I first came across a four letter code for bird records when doing some survey
work for State forests in NSW in the 90's.
The basic format is this: the code represents the first four letters in the
bird's formal name, with variations on the theme where required, as follows.
A single word bird name such as Galah would be Gala
A double word bird name such as Striated Thornbill would be St Th
A three word bird name such as Gang-Gang Cockatoo would be GG Co
A four word bird name such as Black-faced Cuckoo-shrike would be Bf Cs,
although when I use the code I always put in the hyphens as an added cue to the
bird's identity - e.g. B-f C-s or G-G Co for the Gang-Gangs above.
The hyphens also help to separate some species that would otherwise be
difficult to separate, such as Brown Thornbill (Br Th), and Buff-rumped
Thornbill (B-r Th), or Masked Lapwing (Ma La), and Magpie-lark (Ma-la), or
Little Black Cormorant (L B Co), and Long-billed Corella, (L-b Co). Using
capitalisation where it falls also helps to separate species as you can see
from these examples.
There will always be those species that you can't easily separated, because
their codes are the same, such as White-breasted Woodswallow (W-b Wo), and
White-browed Woodswallow (W-b Wo), so you might have to add another digit, such
as W-bs Wo and W-bw Wo respectively. It won't ring true if you're trying to
develop a four letter code database but neither would the hyphens in such a
case. Overlaps are not that frequent for local lists, but they do add an
element of ambiguity for referencing down the track or when you are listing or
surveying on a large trip or large area, where many species will be encountered.
I do know of a number of folk who give birds their own four letter codes as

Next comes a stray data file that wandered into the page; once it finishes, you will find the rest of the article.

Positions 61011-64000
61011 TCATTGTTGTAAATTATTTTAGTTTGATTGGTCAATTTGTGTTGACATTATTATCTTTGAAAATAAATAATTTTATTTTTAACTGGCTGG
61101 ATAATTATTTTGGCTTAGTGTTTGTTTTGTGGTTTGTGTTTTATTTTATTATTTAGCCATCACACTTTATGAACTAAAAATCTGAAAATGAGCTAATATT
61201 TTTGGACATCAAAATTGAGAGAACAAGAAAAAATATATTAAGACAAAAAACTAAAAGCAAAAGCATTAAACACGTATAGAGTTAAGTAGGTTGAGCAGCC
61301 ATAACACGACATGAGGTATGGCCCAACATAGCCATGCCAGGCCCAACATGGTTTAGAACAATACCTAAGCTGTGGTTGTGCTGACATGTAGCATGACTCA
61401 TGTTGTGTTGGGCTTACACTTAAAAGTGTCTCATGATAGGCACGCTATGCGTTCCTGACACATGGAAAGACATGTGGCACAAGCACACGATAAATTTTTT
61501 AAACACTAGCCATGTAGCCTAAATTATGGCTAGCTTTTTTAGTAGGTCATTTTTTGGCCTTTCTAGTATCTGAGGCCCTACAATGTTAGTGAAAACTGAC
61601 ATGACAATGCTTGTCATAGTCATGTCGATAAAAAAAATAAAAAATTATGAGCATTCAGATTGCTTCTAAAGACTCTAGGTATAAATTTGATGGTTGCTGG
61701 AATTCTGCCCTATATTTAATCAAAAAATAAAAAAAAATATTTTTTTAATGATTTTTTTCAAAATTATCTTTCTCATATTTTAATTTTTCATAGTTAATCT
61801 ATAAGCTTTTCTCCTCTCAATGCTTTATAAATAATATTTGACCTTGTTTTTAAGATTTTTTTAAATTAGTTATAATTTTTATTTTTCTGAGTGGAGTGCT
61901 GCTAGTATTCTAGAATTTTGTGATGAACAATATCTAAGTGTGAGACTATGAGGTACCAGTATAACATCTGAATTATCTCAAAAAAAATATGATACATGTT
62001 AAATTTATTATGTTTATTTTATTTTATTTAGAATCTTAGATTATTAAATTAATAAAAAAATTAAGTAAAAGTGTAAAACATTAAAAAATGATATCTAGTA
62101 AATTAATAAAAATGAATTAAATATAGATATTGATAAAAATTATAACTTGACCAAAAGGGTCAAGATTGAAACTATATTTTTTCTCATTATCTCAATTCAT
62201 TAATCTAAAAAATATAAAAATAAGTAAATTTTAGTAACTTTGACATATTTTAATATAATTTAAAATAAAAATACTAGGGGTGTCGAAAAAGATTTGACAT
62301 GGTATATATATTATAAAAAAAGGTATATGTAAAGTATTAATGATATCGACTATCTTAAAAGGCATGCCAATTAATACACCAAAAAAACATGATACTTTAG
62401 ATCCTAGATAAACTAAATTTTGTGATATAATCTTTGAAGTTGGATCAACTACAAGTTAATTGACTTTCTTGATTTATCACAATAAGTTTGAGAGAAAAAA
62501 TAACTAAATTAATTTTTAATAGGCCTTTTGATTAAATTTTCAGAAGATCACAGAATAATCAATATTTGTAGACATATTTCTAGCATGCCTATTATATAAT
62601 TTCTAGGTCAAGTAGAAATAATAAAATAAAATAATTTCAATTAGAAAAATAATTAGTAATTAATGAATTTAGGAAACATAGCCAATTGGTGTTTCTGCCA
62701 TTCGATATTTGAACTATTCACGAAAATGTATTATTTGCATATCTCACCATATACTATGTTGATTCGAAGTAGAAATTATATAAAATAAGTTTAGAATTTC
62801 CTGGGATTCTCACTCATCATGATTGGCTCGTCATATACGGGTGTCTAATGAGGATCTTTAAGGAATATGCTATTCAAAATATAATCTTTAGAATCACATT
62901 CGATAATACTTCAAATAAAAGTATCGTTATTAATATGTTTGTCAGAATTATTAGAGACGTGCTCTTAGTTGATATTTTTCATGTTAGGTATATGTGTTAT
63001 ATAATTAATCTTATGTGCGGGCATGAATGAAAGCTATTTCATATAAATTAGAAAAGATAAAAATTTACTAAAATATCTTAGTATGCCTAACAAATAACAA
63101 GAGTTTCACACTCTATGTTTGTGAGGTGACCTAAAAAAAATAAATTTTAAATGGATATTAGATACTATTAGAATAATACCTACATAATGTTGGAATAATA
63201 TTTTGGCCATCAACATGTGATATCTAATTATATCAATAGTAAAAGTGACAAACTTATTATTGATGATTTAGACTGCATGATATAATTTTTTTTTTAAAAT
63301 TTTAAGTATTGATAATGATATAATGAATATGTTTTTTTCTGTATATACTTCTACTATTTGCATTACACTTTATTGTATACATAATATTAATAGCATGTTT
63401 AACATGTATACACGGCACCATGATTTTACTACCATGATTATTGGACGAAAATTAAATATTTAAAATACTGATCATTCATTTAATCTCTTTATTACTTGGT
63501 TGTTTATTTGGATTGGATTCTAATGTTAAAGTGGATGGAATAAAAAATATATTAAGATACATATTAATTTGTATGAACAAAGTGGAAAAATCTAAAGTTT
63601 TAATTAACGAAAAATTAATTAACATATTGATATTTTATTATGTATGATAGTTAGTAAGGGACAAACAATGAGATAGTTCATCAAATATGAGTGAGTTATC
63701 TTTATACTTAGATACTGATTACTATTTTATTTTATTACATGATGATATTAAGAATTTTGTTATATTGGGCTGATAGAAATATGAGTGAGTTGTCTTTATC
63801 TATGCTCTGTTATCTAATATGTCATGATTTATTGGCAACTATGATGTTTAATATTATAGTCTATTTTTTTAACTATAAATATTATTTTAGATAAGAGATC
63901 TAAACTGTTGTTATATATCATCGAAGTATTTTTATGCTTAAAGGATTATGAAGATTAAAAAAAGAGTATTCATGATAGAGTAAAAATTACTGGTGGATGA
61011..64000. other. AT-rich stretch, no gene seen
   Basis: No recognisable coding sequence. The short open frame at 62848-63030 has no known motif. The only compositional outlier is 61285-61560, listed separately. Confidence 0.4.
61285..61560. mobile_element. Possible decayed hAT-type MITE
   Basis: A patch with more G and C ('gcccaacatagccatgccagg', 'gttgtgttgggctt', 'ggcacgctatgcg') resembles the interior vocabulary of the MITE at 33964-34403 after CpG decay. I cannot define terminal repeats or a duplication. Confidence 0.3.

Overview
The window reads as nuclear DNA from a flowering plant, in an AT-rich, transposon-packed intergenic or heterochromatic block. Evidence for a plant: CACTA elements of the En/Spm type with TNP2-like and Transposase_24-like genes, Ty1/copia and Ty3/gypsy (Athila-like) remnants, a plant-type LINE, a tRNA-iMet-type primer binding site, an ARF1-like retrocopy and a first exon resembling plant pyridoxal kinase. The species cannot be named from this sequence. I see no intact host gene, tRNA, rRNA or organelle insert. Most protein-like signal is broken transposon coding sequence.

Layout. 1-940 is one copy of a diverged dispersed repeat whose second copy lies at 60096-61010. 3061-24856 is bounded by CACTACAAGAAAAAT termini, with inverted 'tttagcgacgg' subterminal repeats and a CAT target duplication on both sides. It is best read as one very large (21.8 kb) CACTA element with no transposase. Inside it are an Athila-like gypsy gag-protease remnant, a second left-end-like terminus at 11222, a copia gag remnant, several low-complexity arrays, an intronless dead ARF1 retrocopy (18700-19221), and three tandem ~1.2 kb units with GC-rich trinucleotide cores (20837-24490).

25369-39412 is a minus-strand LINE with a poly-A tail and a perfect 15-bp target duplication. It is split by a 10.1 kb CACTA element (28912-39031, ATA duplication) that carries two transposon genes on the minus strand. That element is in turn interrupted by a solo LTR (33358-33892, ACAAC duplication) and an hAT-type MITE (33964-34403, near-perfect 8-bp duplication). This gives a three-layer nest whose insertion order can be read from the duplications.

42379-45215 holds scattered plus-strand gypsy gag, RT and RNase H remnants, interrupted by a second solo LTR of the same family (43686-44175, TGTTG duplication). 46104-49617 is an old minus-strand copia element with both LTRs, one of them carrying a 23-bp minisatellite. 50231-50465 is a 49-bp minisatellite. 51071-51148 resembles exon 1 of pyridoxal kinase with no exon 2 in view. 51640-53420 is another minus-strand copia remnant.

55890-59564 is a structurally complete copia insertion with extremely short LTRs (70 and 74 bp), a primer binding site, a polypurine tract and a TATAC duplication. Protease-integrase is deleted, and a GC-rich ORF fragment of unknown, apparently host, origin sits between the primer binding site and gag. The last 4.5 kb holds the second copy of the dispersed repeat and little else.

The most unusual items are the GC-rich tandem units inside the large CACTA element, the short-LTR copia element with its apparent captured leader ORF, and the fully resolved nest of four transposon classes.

their imagination dictates, but the above code is one more formal approach that
I have used now for many years. I find it very useful for saving on note pad
paper and being able to get down many species when activity is high. it does
take some getting used to, especially when you have to interpret them later, or
worse still, you pass them on to have someone else interpret them.
i have noticed lately, while entering bird names into datbases (encompassing
all fauna guilds) that many species have sequences of letters that bring only
one species up very quickly with few characters entered, such as ie- for
Magpie-lark, toeb for Mistletoebird, er-ey for Silver-eye or llarb for
Dollarbird. A difficult method to take on board, because you would have to
remember all of the codes without a format formula to follow, but especially
powerful when others may have to enter your data into a database and you are
not around to give them help when they get stuck.
I would guess that most four letter codes are similar or a variation on the
above more formal theme.
All the best,
On 20/03/2012, at 2:25 PM, wrote:
> A request for list members.
> Would the people/person who developed short acronyms or 'series of
> letters' for Australian species codes please send me a copy of their code
> list or direct me to where this can be found?
> Martin O'Brien
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